6 July – 31 August 2020, Schlemmer House
// Invitation //
Exhibition: 4 October 2020 – 14 March 2021
Jan Tichy, born in 1974, is the second resident in Schlemmer House in 2020. Tichy was born in Prague and is now based as an artist and art educator in Chicago, where he teaches at the School of the Art Institute of Chicago.
Jan Tichy works in photography, video, new media and installation. For him, art is a form of communication as well as a way to mediate between past, present and future: “To ask questions about the future, one has to rely on understanding of history. I am interested in how we preserve, write and tell histories.”
As an art educator, Tichy also sees himself as part of an educational history derived from the Bauhaus: “I teach the way that was developed here in Dessau following on Weimar and and continued in Berlin at the Bauhaus, and later at the New Bauhaus in Chicago,” says Tichy. He is particularly interested in the art and pedagogy of László Moholy-Nagy. His most recent publication is Ascendants: Bauhaus Handprints collected by László Moholy-Nagy, which he edited together with Robin Schuldenfrei and published with Institute of Design at Illinois Institute of Technology.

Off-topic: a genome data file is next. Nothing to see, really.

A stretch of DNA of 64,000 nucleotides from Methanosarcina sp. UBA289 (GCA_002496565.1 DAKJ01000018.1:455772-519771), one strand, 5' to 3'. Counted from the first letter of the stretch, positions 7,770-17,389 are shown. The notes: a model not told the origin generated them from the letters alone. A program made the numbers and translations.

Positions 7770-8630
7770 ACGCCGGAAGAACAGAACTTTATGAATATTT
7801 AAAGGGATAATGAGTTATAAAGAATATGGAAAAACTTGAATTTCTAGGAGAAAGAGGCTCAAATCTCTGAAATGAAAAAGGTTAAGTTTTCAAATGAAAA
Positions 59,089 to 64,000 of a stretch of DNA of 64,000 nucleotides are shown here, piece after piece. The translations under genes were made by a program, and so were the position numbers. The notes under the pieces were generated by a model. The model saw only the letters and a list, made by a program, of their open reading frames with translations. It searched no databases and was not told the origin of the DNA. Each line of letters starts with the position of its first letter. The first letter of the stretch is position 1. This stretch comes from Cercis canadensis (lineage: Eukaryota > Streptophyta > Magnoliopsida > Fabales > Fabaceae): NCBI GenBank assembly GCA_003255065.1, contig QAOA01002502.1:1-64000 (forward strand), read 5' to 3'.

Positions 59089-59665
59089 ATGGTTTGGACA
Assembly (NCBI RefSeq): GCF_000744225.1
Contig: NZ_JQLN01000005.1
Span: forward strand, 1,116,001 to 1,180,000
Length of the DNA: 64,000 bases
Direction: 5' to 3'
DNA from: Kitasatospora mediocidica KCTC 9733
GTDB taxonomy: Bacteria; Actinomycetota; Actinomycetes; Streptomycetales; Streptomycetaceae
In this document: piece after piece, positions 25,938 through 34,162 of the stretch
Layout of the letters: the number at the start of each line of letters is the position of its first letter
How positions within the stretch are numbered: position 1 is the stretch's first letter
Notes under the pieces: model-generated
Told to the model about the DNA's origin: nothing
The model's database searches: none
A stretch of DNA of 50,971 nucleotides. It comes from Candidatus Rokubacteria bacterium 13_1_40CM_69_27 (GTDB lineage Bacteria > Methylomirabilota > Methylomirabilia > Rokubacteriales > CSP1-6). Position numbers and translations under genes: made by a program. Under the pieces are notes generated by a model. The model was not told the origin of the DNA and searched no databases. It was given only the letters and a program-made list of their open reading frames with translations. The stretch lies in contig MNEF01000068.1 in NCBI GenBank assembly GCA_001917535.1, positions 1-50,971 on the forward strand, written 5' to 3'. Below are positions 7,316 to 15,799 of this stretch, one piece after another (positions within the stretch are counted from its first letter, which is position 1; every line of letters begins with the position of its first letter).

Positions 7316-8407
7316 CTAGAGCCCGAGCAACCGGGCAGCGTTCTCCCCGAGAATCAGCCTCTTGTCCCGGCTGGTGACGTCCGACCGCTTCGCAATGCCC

Tichy also has an ongoing relationship with Dessau:
“The Bauhaus architecture here came into my practice a couple of years ago while exploring the relationship between photography of Lucia Moholy and the architectore of Walter Gropius. One of the crucial questions in this relation has been: Who owns the image? The question of ownership is a profound one for design and architecture in relationship to photography. When Lucia Moholy was here, photographing with her two cameras, she was the only one photographing – everybody else was living here. Today, nobody is living here (except for the artists in residence in a way), but everybody who comes here has a camera and the amount of photographs taken here resonates with the ideas of Lucia and László Moholy-Nagy on production and reproduction as well as with Moholy’s famous prediction that one day everybody will walk around with a camera.”